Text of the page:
This has all the symptoms of a classical political vendetta: At every opportunity, President Trump does whatever he thinks might harm California, which does more to resist his agenda than any other state and which provided the vote margin that saddled him with a popular vote loss in 2016.
In just one late-winter week, Trump took three such actions. First, he threatened to pull federal Immigration and Customs Enforcement (ICE) officers out of California, predicting a massive crime wave if he did that. Then his budget director for the second straight year cut out of the next proposed federal budget all $10 million that was spent last year on an earthquake early warning system. His attorney general topped it off by filing suit to knock out California’s “sanctuary state” laws.
California law enforcement for the most part greeted the “threat” of an ICE pullout with a yawn. “Do your worst,” many police chiefs seemed to say. Several had previously testified in federal hearings that fall and winter ICE raids targeting illegal immigrants everywhere from body shops to supermarket checkout lines hurt their own anti-crime efforts by diminishing cooperation and trust between immigrants and cops.
And California officials from the governor down promised to fight Trump’s anti-sanctuary action.
But the state’s response to the threatened quake warning cut is completely different, several members of Congress from both major parties insisting they won’t let seismic warning money disappear from the budget.
“Congress has remained steadfast in its bipartisan support for the system,” said Democratic Rep. Adam Schiff of Burbank, one of the prime thorns in Trump’s side. “I’ll work to see the project (gets funded) just as we did last year.”
Said Republican Rep. Ken Calvert of Corona, who chairs an appropriations subcommittee overseeing the U.S. Geological Survey (USGS), “I will continue to advocate for … the earthquake early warning system. This is a system the West Coast needs.”
Of course, Trump hadn’t visited the West Coast as president until this month, when he flew to San Diego to look at border wall prototypes and headline a Beverly Hills fundraiser. In his pre-politics days as a television reality show performer, he was here often, but didn’t venture far from studio lots or his Los Angeles-area properties, not worrying much about the ground shaking. He may never have experienced a significant quake.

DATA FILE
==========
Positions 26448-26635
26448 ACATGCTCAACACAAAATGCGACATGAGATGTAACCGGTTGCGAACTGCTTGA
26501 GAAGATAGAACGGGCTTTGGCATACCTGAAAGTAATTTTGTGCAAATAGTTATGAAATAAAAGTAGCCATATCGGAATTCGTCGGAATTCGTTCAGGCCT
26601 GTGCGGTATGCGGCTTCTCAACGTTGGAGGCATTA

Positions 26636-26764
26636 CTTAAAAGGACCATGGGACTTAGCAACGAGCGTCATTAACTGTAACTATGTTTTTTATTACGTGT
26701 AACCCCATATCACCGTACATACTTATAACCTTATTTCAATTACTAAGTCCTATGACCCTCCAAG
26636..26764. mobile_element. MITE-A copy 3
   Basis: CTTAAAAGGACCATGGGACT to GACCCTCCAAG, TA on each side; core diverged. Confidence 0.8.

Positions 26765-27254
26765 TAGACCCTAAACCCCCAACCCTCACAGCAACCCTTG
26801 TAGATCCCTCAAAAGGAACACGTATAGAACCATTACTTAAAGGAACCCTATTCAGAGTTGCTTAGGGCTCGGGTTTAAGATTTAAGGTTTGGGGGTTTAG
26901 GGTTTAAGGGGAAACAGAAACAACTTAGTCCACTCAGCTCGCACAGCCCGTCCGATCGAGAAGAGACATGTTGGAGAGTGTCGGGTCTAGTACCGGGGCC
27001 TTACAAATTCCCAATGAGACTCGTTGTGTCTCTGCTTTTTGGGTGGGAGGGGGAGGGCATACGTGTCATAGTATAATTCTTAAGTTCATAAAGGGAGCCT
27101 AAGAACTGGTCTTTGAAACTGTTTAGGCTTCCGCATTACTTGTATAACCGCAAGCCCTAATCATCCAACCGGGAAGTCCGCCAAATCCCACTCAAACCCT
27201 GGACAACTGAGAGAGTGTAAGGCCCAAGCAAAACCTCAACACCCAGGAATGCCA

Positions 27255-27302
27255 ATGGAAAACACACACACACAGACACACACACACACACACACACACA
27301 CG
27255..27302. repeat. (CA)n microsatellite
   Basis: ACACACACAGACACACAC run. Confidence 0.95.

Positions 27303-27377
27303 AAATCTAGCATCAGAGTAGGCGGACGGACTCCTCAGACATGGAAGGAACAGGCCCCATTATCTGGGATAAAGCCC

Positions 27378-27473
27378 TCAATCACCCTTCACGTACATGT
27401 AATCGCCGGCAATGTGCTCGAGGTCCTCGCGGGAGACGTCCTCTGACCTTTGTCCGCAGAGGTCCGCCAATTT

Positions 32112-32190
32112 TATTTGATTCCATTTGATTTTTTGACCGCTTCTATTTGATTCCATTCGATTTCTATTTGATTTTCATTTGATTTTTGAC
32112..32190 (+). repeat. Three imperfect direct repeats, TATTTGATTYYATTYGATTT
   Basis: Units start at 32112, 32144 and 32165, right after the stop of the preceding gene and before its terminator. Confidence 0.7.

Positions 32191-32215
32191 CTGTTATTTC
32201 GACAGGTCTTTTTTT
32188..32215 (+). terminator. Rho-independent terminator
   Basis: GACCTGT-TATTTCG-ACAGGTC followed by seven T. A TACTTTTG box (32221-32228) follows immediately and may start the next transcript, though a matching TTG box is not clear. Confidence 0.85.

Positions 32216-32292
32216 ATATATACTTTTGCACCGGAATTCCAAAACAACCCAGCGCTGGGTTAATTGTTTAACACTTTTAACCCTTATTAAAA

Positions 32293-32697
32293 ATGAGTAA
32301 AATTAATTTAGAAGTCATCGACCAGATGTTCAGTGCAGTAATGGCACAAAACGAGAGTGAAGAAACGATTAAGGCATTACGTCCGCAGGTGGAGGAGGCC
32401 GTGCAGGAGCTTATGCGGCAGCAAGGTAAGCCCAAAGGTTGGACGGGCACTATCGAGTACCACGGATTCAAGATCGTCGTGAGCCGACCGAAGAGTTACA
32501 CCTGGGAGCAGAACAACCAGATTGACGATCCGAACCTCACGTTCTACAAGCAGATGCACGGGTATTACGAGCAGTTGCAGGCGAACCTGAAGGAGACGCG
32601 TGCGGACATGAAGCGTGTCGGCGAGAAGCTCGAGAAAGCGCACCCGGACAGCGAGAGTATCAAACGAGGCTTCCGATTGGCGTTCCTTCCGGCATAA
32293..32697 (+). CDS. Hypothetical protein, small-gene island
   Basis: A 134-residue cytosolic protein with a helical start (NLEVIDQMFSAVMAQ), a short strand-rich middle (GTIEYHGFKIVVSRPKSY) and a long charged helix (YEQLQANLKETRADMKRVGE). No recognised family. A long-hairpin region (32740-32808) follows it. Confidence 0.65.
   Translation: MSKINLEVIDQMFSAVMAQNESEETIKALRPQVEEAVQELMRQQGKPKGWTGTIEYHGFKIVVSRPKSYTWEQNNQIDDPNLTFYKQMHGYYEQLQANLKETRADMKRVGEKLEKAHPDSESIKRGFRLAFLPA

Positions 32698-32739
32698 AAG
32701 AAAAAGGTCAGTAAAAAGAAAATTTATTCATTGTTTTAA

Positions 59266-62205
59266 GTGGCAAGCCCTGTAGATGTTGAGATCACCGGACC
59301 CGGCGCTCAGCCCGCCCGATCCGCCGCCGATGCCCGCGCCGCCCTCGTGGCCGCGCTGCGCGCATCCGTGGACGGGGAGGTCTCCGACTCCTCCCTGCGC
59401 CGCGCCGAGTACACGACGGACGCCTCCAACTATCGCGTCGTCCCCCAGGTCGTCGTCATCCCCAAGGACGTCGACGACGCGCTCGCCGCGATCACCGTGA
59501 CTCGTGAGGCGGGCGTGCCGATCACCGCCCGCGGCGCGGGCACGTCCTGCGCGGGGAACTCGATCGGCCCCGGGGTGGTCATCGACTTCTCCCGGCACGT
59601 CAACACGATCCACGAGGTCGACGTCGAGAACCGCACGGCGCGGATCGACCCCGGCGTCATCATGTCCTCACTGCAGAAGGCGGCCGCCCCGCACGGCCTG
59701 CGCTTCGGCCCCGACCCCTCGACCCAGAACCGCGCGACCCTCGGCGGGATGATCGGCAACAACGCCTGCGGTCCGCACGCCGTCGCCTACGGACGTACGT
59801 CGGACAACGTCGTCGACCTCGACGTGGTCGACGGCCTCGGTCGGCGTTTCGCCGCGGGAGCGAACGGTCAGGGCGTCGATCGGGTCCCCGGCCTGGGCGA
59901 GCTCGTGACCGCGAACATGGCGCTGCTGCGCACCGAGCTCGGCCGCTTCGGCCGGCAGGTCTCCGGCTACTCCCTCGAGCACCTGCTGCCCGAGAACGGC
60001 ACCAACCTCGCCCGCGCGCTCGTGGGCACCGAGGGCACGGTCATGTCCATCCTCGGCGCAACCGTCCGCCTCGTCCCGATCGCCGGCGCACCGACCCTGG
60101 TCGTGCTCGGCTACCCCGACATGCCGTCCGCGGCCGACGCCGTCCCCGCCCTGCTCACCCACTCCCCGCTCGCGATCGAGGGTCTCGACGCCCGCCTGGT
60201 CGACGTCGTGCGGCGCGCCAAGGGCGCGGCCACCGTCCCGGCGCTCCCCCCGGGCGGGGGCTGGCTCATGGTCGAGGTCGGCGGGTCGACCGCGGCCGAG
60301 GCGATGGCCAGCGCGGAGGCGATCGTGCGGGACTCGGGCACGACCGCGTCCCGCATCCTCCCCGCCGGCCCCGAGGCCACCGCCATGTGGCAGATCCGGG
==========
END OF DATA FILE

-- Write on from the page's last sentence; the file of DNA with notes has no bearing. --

The USGS project he seeks to quash, called ShakeAlert, would provide between 30 and 60 seconds notice before earthquakes, allowing millions of persons to get out of harm’s way. Warnings would come via radio, television, alarm sirens and a smartphone app.
The system would also operate in Oregon and Washington, but the great majority of lives that might be saved are in California.
No one doubts that early warnings could help greatly when (not if) the next major temblor strikes. The extra half-minute or more would allow time to duck under desks, move away from sides of buildings that might shed bricks and stones, drive to the sides of highways and get off bridges that might collapse.
Each of these things could have saved multiple lives during the1989 Loma Prieta quake and the equally devastating 1994 Northridge shock.
When Trump first threatened to cut the federal contribution to this system, whose app is already being tested, state lawmakers led by Democratic Sens. Robert Hertzberg of Van Nuys and Jerry Hill of San Mateo proposed $23 million in state money to keep the project going.
If the federal government pulls out of ShakeAlert – comparable systems already exist in other quake-prone countries like Japan and Taiwan – California appears ready to go it alone. For sure, those other countries have proven the technology works.
The proposed Trump cut would probably delay setting up 800 new sensing stations which need to be added to 850 that already exist. The added listening posts could increase warning times by detecting earth movements at their very beginning.
Here’s the irony: While Trump conducts his vendetta against California, in keeping with his frequent practice of ignoring his previous actions and statements whenever he gets that impulse, he’s nevertheless likely to attend whatever ribbon-cutting grand opening event the USGS might stage, and then try to take credit for a program he twice tried to kill.
Email Thomas Elias at firstname.lastname@example.org.